The Crux of the Fed Tapering Debate Boils Down to the Likely Future Growth Rate

June 25, 2013

The long-term growth rate of U.S. real GDP has been decelerating.  Real GDP expanded at a 4.0% annualized growth rate over the 25 years to the fourth quarter of 1974 and 3.3% per annum over the ensuing quarter century to 4Q99.  Since end-1999, GDP has climbed at a 1.7% annualized rate including 1.8% over the past four reported quarters.

New projections released by the Fed last week consider the long-term trend to be 2.4%, about 33% above the pace of the past 13 years, and anticipate above-trend growth centered on 3.25% to be likely in both 2014 and 2015.  From such assumptions, an urgency to reduce quantitative easing sooner rather than later emerges. 

I’m less optimistic about prospects for growth in the coming few years than the Fed, and my view is shared by many private economists.  For us, it appears unlikely that the Fed will get sustained support for cutting back stimulus, although it is possible that it might be later than summer that Fed officials realize that the economic expansion is as self-sustaining as they presume.

The Fed’s mandate is expressed in terms of inflation and jobs, not GDP growth per se.  In the 1980s and 1990s, U.S. jobs rose 84.5% and 67.3% as much as the U.S. population, but in the decade of the 20-naughties, jobs fell by 1.957 million, while the population climbed 27.3 million.  That enormous hole in the labor market is not getting deeper, but neither has it been filled in.  Jobs growth of 5.9 million since April 2010 equaled 80.4% of the increase in U.S. population.  A loose labor market explains why wage inflation remains so low.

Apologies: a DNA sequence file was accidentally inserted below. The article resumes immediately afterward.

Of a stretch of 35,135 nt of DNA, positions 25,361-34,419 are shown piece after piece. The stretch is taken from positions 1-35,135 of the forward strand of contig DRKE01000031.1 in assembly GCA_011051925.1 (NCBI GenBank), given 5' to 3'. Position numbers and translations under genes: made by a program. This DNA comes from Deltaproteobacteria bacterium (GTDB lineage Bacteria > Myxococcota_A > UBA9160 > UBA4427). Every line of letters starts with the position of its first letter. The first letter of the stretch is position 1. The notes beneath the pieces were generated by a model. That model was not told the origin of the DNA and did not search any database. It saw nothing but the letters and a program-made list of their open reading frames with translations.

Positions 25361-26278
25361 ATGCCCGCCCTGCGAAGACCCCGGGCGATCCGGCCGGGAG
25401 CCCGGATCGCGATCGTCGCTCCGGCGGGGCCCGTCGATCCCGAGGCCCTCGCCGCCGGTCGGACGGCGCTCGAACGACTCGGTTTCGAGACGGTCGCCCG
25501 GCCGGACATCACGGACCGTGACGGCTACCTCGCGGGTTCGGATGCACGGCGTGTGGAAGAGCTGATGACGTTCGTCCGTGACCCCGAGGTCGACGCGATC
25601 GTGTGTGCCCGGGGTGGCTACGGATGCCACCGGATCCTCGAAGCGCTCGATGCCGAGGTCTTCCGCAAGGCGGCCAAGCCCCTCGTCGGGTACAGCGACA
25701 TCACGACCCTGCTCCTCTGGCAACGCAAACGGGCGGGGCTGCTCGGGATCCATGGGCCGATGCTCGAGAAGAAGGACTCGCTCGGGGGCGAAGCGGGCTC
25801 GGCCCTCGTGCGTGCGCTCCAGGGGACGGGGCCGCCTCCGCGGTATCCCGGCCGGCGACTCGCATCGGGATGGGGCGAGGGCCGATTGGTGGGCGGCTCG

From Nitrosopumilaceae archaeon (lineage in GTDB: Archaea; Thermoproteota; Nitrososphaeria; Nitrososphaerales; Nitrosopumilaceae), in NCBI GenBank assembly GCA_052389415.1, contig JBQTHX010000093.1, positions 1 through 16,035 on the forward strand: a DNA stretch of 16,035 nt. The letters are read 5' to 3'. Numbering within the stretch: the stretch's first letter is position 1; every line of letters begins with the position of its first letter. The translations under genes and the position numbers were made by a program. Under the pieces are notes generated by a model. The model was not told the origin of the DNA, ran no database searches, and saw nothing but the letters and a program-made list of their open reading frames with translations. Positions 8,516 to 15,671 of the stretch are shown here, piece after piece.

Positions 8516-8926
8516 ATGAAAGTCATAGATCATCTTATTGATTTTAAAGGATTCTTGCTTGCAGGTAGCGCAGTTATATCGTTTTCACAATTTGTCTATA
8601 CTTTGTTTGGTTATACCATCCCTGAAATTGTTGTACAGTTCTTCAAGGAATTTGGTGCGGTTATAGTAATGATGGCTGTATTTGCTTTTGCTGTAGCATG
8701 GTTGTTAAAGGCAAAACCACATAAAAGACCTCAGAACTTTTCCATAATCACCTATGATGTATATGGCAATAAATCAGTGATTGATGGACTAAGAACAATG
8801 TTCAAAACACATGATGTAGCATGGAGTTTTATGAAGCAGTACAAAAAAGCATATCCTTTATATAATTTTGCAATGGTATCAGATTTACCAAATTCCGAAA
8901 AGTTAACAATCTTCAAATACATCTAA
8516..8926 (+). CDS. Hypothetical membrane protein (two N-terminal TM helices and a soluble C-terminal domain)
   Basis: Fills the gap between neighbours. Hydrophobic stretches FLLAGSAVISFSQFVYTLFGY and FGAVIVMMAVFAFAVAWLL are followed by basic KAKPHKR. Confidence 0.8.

Inflation is below the Fed’s desired level and well below its historic trend.  Consumer prices rose 1.4% over the last 12 reported months, and core CPI inflation stands at 1.7%.  Those rates compare to long-term total and average CPI inflation of 2.8% and 2.6% over the previous 25 years (a period that does not overlap with the extreme spike in the 1970s and early 1980s.

There will be days like today, nonetheless, when the Fed’s assumptions may look plausible.  Today’s U.S. releases highlighted

  • Strong orders for durable goods, which increased 3.6% on month but just 7.7% on year.  Other indications of investment haven’t been so buoyant.
  • Surprisingly rapid house price inflation.  The Case Shiller-20 index jumped 2.5% on month in April and has risen at least 1.0% each month this year.  On-year house price inflation is at 12.1% according to the CS-20 measure and 7.4% according to the FHFA index.
  • Improved consumer confidence, which according to the Conference Board index jumped 7.1 points to a reading of 81.4 in June versus 61.9 in March.
  • The continuing recovery of demand for new homes.  New home sales rose 2.1% last month and were 29% greater than in May 2012.  This demand fuels housing starts and thus directly support real GDP and construction jobs.

Copyright 2013, Larry Greenberg.  All rights reserved.  No secondary distribution without express permission.



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